Bitbucket provides everything you need to host your Git or Mercurial repositories and may even save you money. In this article I focus on using Bitbucket for hosting Git repositories.
Hosting and collaboration
Bitbucket allows you to store files on its servers, while utilizing Git for source control. On top of hosting your files, Bitbucket facilitates collaboration, as you can invite others to view and manipulate your Git repository. Bitbucket is a web-based solution, so any computer or device with an internet connection can use it.
At the base level, Bitbucket is free, but the cost increases as you add more users. Projects (or repositories) allow up to five users at no cost. Once you pass five users, you start paying a monthly fee. Bitbucket allows an unlimited number of private repositories, which means the code is only accessed by you, and there is no collaboration.
The Bitbucket site is very easy to use, and setting up an account is simple. Click the Sign Up button on the home page, and you are up-and-running.
Once your account is set up, you can create a repository (Figure A) — you could even create a tutorial repository as a guide for learning how to use Bitbucket (and Git if necessary). The second option allows you to import an existing repository. The third option creates an empty repository.
Creating a new repository in Bitbucket.
Figure B shows the second part of creating the tutorial repository, as it says it was successfully created. Also, it provides the clone command to clone it within your environment, along with the option to download and use the SourceTree Git client.
Options for working with the new Bitbucket repository.
Bitbucket is owned by Atlassian, which makes other products that easily integrate with Bitbucket. One such product is the Git client SourceTree; it's free with versions available for Windows and Mac and is analogous to GitHub's free client. I was able to use SourceTree to work with GitHub-based repositories, though I was unable to access Bitbucket repositories with the GitHub client.
Figure C shows the SourceTree client open on my Windows 7 development machine with one of my GitHub-based repositories that was imported into Bitbucket and cloned locally. The SourceTree client is much more user-friendly than its GitHub counterpart; there are buttons for most tasks, and the different sections of the interface are well organized.
Using the SourceTree client to work with Git repositories.
Figure D shows the window opened when the Clone/New button is selected — it allows you to easily clone an existing repository, and there are tabs for creating a new one or a working copy.
Cloning a repository with the SourceTree client.
While the SourceTree client is useful, you are not restricted to it — you can use your preferred client or stick with the command line. When using the command line, the Bitbucket site will provide cues for what you should type for basic operations such as clone, fetch, and pull.
Figure E shows the page presented when I click the master branch of my tutorial repository within the Bitbucket website. Also, remember that the tutorial repository is meant as a learning guide for using Bitbucket, so it will walk you through the various aspects of working with a repository. Figure F shows the initial screen presented when accessing a tutorial repository.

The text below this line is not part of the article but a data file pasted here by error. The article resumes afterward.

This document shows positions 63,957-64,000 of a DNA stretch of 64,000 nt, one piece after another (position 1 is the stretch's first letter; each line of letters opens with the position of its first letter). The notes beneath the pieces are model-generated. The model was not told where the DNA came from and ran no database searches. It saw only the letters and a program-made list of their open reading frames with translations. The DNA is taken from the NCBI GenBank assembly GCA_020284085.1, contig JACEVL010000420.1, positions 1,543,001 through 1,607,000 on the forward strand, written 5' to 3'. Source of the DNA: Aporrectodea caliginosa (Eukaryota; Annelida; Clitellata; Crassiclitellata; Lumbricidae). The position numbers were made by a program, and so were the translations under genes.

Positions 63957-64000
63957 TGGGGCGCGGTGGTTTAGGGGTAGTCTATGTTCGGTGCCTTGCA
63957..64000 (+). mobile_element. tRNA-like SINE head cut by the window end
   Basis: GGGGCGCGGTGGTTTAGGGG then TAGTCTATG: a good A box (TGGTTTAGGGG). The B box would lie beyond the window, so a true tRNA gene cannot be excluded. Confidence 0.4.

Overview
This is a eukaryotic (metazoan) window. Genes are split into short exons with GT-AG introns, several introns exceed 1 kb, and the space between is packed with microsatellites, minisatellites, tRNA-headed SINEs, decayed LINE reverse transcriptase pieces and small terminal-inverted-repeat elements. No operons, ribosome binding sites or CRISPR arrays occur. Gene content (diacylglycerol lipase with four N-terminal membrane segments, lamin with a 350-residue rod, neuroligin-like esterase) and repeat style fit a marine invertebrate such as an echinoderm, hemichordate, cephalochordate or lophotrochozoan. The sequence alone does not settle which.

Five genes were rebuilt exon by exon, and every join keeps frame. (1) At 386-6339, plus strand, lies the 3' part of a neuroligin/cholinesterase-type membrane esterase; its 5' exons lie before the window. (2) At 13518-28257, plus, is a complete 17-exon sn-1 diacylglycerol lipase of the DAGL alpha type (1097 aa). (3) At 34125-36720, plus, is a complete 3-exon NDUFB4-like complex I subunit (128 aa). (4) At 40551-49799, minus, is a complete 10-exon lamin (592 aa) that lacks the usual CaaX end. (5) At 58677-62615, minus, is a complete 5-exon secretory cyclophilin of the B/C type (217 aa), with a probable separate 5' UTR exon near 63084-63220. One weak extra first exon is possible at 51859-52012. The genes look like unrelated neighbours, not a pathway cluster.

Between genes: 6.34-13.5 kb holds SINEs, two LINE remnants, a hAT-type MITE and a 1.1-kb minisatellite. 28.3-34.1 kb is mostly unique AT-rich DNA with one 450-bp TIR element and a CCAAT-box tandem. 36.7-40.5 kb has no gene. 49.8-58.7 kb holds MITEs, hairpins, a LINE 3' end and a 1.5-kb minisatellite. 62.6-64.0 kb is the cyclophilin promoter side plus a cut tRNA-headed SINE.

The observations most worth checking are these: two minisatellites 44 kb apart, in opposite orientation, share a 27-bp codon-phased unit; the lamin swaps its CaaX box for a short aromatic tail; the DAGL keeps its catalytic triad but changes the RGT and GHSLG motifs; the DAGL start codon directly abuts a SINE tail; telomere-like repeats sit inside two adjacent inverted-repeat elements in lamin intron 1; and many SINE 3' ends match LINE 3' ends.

The Bitbucket site provides the fetch command for working with a branch.
A tutorial repository serves as a Bitbucket guide.
When I decided to use Bitbucket, I had existing repositories hosted on GitHub. Thankfully, migrating these to Bitbucket is a snap with the Import option shown in Figure A. You provide the GitHub repository URL along with GitHub credentials and assign it a name in Bitbucket (along with other options), and it is imported into a new Bitbucket repository. Figure G shows the main import screen. There is no one-click option in GitHub for reversing the process.
Importing GitHub repositories into Bitbucket is simple.
Making the move to Bitbucket
My reason for moving to Bitbucket was purely monetary, as I was paying a monthly charge for GitHub-based repositories that were only being used by me. Bitbucket provides an unlimited number of free repositories. Basically, Bitbucket is concerned with the number of collaborators, whereas GitHub focuses on the number of repositories. At first glance, Bitbucket is much cheaper for enterprise customers, but I have not used that option in either product. The one GitHub feature that made me worry about changing to Bitbucket was GitHubPages, but thankfully Bitbucket provides the same feature.
Since I deal mostly with private repositories for small clients, Bitbucket is a great solution. However, GitHub is the de facto standard for hosting open source projects — so much so that listing your GitHub repositories/contributions is now a standard for a development resume. There is no such community within Bitbucket that I have discovered in my short time using it. Basically, a person needs to know about your repository before heading to Bitbucket, but there a ton of GitHub repositories that you may find by searching the web or browsing the GitHub site — its explore page is great for finding new things.
GitHub and Bitbucket provide integration options for various products, so that is not a concern. Both products offer great features, so figuring out which to use will be a personal decision. I recommend taking both for a spin and going from there.
Tony Patton has worn many hats over his 15+ years in the IT industry while witnessing many technologies come and go. He currently focuses on .NET and Web Development while trying to grasp the many facets of supporting such technologies in a production environment on a daily basis.